Over 10 years, we’ve played the blocky game on desktop and mobile devices, on consoles and VR headsets, and even got excited about a promised Minecraft movie. But Minecraft Earth could represent the next big phase for the Minecraft, taking the crazy-popular lo-fi sandbox game off your computer screen and putting it in the real world, where you gather resources, encounter mobs, build structures and have adventures with friends and strangers, all on your phone.
Minecraft Earth is the latest attempt to transform gaming on mobile phones through AR. Mobile gaming will generate $68.5 billion by the end of 2019, making up 45% of the global games market, according to Newzoo. Augmented reality and virtual reality are pegged as the future of immersive gaming, and while they haven’t taken off yet, a growing audience of gamers is taking to the streets to play not just Pokemon Go and Ingress, but also Harry Potter Wizards Unite. (Consequently, Facebook CEO Mark Zuckerberg thinks Facebook can save AR.)
Minecraft Earth takes the popular open-ended sandbox game and turns it an AR environment on your phone, much like Pokemon Go and Harry Potter: Wizards Unite did for those franchises.
As you walk around using the game’s map, you find “tappables” — trees, treasure, chests, chickens and other familiar Minecraft objects – that you tap to gather items to keep in your inventory. You can also build models of structures and then place them in the real world at full scale to explore by yourself or with friends. Each full-scale block is 1 meter high, and structures you deploy can be 256 blocks high, Microsoft said, so for big projects, you’ll need some open space.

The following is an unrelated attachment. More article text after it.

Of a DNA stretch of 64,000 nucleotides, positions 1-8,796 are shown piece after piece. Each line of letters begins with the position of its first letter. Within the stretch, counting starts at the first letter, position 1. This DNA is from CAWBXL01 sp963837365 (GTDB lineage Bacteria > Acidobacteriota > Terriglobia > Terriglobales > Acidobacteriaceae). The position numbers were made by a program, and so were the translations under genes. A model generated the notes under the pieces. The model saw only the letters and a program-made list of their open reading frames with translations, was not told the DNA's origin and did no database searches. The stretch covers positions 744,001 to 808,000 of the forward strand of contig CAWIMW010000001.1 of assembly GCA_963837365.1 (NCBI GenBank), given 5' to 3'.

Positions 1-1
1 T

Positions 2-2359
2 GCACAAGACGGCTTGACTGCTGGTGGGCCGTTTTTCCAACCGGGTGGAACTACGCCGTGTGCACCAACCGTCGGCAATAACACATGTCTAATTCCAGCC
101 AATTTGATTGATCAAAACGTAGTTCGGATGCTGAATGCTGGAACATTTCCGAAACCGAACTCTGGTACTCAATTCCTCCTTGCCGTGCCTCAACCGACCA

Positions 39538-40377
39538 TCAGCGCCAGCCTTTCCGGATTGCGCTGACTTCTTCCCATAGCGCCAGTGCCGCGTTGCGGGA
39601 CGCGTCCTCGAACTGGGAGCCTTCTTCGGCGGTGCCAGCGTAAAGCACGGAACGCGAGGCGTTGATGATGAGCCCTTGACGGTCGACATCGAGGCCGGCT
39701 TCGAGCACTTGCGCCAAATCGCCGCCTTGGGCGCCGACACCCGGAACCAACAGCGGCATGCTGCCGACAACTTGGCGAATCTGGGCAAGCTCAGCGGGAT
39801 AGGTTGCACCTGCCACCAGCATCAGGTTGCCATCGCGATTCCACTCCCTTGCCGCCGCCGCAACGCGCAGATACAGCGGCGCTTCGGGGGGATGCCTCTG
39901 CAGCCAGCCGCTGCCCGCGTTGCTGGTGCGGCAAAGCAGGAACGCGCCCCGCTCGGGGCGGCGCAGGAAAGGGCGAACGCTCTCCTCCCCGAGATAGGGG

Minecraft Earth (essentially just Pokémon Go, but Minecraft) was first revealed in May 2018, and following its beta, it’s been slowly rolling out in early access across the world, first hitting countries like Canada, Mexico, New Zealand, the UK, and other countries. Now, it’s available in early access in the US, UK and Australia, and you can download it for iOS and Android.
The app works when downloaded for iOS and Android, but there are, of course, a few steps you have to go through before you can fully start playing. You start by signing in with your own Microsoft account, accepting the Terms of Service (which ask you not to trespass or operate a vehicle while you’re playing the game), picking how your character will look, and then going through a brief tutorial.
Currently, there’s a list of all the countries you can play the game in right now. If you don’t see yours here yet, developer Mojang says the game will be available worldwide by the end of the year: